Charles had given me an education. He introduced me to British and European culture. Without his help I would not have been able to become a choreologist.
I will always be indebted to him for his guidance and concern for
my education and well-being, truly the best friend I ever had.
Photo: Me on movie set of “High Chaparral” ranch in Arizona Territory, 1870
A lady I was seeing, Helena de Crespo, worked at a theatrical
agency. She told me to go to a particular audition for a movie role
During the private interview with the choreographer, I instinctively got up and danced with this a nice young lady, in the character of Dr. Faust. This impressed her so that when I got home, my phone message said I had the job.
morning at the crack of dawn, I had to drive over the mountain pass
from my house to the film studios out in the desert. This was
because of the special makeup that had to be applied. I sat in the
trailer along with all the stars for an hour each morning as the
makeup artist made me look very old.
It was the middle of a hot Arizona summer. Studio air conditioners had to be turned off during the shooting periods as their sound would be recorded on film. Someone had placed a thermometer on the set and it often read 134 degrees Fahrenheit! In my elaborate makeup and costume, I had to be sprayed with cold water every five minutes. The fake theater was also filled with smoke from the cowboy and buckaroo extras in the audience, who occasionally shot at the actors. Kurt Russell as Wyatt Earp and Val Kilmer as Doc Holliday sat in a balcony.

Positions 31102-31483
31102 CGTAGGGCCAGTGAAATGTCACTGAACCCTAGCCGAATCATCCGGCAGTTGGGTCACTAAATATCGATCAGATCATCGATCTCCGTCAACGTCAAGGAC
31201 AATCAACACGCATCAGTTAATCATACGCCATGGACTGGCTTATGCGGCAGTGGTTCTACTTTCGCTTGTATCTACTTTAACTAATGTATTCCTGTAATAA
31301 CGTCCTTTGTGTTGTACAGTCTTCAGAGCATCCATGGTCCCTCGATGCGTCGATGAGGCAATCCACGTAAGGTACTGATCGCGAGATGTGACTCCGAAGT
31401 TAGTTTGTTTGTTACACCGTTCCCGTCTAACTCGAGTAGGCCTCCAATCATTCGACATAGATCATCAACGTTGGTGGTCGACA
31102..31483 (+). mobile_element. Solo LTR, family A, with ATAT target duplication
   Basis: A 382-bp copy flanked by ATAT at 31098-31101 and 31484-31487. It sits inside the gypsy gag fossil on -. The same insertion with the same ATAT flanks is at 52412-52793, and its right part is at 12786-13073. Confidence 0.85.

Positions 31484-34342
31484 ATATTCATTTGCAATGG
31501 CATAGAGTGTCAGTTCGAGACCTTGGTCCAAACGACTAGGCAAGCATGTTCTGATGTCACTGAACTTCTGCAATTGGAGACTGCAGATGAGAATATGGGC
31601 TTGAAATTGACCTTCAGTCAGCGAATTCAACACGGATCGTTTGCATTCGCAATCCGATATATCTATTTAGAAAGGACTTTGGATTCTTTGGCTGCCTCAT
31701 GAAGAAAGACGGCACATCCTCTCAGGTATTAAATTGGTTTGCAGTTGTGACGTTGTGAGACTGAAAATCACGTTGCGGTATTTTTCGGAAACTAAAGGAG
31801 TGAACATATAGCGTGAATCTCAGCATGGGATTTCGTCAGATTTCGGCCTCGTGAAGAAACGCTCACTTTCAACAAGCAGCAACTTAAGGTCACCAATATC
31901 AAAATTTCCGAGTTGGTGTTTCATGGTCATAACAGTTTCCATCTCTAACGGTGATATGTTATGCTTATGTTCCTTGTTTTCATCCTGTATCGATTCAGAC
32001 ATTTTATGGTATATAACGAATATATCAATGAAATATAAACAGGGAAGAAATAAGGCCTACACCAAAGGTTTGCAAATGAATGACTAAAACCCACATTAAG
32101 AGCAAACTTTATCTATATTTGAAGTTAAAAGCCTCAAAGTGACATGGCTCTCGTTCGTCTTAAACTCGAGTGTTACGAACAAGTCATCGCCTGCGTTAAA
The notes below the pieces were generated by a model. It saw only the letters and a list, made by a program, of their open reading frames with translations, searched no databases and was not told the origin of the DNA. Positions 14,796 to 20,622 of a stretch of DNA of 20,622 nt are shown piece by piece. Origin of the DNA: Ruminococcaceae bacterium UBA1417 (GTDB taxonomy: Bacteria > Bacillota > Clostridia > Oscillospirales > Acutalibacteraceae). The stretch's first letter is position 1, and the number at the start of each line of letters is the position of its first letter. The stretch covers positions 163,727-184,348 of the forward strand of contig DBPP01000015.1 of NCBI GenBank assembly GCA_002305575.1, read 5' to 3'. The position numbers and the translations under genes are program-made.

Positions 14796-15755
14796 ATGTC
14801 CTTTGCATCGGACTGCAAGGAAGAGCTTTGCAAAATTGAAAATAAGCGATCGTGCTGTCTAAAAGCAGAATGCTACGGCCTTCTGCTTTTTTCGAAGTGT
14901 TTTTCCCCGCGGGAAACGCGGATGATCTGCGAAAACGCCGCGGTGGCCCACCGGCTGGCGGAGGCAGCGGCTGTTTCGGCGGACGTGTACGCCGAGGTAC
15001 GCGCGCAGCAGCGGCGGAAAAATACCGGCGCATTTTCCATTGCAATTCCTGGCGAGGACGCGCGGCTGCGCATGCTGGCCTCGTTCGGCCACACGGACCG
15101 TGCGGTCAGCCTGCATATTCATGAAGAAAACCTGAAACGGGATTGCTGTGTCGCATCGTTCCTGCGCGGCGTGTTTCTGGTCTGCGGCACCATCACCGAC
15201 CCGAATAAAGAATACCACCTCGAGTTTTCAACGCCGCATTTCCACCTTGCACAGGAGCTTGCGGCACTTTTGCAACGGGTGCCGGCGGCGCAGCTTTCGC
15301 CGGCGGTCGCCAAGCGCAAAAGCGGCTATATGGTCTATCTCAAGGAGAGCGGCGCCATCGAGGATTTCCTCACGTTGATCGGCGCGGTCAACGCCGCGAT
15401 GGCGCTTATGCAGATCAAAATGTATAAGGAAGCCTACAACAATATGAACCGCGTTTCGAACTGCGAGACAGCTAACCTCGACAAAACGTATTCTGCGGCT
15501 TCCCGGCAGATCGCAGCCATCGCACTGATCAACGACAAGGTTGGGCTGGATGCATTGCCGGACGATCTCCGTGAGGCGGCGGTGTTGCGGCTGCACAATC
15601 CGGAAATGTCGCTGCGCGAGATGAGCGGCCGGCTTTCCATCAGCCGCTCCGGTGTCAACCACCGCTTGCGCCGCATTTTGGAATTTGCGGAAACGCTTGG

The scene began with me sitting at a desk studying my magical books. I was told the desk had been the one Sydney Greenstreet sat at in “The Maltese Falcon”. Four other dancers and the female star, Dana Delaney as the Devil were dancing around me. She offered me a contract to sell my soul, which I signed with my own blood. Then I danced with her.
It was originally an eight-minute ballet, but because Dana Delaney, although a charming and talented actress, couldn’t dance so well, it was cut to about one minute. That was a pity as it was a nice little ballet. A corny melodrama, as it would have been back in those times in the far West.
After three days of rehearsals the director was fired. The choreographer, his wife, was also fired, but the ballet was by then finished. I don’t know why they were fired, but the new director, George Cosmatos, made it into a real blockbuster movie. Frankly, I didn’t care for it, being far too violent for my taste.